Our Deportment eBook

This eBook from the Gutenberg Project consists of approximately 348 pages of information about Our Deportment.

A CROWDED STREET.

When a gentleman and lady are walking in the street, if at any place, by reason of the crowd, or from other cause, they are compelled to proceed singly, the gentleman should always precede his companion.

INTRUSIVE INQUIRIES.

If you meet or join or are visited by a person who has any article whatever, under his arm or in his hand, and he does not offer to show it to you, you should not, even if it be your most intimate friend, take it from him and look at it.  That intrusive curiosity is very inconsistent with the delicacy of a well-bred man, and always offends in some degree.

THE FIRST TO BOW.

In England strict etiquette requires that a lady, meeting upon the street a gentleman with whom she has acquaintance, shall give the first bow of recognition.  In this country, however, good sense does not insist upon an imperative following of this rule.  A well-bred man bows and raises his hat to every lady of his acquaintance whom he meets, without waiting for her to take the initiative.  If she is well-bred, she will certainly respond to his salutation.  As politeness requires that each salute the other, their salutations will thus be simultaneous.

ALWAYS RECOGNIZE ACQUAINTANCES.

One should always recognize lady acquaintances in the street, either by bowing or words of greeting, a gentleman lifting his hat.  If they stop to speak, it is not obligatory to shake hands.  Shaking hands is not forbidden, but in most cases it is to be avoided in public.

 [Illustration:  GENTLEMAN MEETING A LADY.]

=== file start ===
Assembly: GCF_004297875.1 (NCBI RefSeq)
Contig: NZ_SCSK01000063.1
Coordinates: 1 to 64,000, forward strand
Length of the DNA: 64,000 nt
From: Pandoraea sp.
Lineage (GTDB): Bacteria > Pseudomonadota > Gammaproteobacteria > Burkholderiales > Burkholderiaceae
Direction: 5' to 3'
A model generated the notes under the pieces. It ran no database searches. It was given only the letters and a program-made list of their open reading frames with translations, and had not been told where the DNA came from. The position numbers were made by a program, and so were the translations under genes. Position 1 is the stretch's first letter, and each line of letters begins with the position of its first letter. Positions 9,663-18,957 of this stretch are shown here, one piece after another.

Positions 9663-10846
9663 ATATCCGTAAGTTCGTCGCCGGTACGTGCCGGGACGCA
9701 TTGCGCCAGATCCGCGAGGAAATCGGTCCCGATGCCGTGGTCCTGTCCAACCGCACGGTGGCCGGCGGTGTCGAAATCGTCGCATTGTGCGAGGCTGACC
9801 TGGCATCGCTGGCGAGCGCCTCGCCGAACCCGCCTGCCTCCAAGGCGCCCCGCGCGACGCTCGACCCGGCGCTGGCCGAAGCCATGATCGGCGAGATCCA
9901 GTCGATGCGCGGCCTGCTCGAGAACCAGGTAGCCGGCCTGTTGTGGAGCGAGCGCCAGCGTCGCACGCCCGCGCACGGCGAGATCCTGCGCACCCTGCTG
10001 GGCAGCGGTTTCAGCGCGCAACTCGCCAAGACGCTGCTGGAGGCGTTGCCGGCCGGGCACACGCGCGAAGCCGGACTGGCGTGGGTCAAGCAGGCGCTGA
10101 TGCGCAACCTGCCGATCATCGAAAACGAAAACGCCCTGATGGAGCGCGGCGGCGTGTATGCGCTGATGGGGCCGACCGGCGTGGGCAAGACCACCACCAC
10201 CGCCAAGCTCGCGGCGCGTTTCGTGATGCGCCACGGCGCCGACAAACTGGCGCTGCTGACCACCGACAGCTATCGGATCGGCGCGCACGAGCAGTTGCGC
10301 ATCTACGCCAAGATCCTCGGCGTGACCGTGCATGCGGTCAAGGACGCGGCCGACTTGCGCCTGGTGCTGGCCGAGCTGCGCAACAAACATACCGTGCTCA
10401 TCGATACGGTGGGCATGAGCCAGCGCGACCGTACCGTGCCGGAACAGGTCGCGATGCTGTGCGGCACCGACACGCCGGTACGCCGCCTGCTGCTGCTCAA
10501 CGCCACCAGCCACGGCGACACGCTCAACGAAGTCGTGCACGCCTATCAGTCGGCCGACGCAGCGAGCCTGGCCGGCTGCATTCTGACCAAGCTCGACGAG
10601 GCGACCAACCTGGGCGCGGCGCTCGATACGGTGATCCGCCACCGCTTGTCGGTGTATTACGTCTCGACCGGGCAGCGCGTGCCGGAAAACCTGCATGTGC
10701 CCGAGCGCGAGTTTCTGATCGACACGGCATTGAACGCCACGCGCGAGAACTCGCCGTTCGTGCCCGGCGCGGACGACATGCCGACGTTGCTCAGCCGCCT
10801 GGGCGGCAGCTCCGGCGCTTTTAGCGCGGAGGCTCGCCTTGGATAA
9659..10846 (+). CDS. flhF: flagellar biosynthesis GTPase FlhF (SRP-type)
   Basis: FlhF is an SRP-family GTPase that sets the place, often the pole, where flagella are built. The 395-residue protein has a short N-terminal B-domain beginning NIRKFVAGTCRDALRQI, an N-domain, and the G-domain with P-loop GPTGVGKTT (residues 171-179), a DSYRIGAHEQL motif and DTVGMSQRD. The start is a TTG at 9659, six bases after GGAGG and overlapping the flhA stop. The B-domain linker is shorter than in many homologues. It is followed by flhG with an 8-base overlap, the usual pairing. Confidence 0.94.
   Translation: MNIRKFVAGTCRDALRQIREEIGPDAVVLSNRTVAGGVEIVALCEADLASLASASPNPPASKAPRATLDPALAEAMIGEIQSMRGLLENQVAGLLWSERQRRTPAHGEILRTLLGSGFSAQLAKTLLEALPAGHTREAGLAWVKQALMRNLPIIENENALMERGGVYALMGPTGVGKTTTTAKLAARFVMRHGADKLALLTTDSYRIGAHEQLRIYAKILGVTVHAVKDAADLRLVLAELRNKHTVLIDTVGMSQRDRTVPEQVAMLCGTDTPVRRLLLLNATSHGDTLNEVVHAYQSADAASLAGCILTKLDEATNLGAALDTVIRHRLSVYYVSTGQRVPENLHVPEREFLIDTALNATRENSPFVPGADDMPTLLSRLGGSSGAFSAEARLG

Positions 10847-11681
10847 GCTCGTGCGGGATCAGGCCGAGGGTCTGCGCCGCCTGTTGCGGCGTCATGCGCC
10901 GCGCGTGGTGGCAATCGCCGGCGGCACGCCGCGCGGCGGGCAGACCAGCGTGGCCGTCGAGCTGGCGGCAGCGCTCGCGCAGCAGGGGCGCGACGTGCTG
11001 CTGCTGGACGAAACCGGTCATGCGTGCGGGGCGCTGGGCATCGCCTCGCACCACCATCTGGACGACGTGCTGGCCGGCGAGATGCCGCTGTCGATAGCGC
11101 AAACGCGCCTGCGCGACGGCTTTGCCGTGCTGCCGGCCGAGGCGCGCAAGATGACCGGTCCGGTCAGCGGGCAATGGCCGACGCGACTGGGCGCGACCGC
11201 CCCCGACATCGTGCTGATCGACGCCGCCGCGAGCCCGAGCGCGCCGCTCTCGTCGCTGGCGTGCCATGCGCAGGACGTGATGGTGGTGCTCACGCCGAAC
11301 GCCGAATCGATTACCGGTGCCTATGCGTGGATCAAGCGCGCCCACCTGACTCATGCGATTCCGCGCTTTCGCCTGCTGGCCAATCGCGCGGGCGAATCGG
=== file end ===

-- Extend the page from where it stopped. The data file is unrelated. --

BOWING TO STRANGERS WITH FRIENDS.

If a gentleman meets a friend, and the latter has a stranger with him, all three should bow.  If the gentleman stops his friend to speak to him, he should apologize to the stranger for detaining him.  If the stranger is a lady, the same deference should be shown as if she were an acquaintance.

DO NOT LACK POLITENESS.

Never hesitate in acts of politeness for fear they will not be recognized or returned.  One cannot be too polite so long as he conforms to rules, while it is easy to lack politeness by neglect of them.  Besides, if courtesy is met by neglect or rebuff, it is not for the courteous person to feel mortification, but the boorish one; and so all lookers-on will regard the matter.

TALKING WITH A LADY IN THE STREET.

In meeting a lady it is optional with her whether she shall pause to speak.  If the gentleman has anything to say to her, he should not stop her, but turn around and walk in her company until he has said what he has to say, when he may leave her with a bow and a lift of the hat.

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Our Deportment from Project Gutenberg. Public domain.
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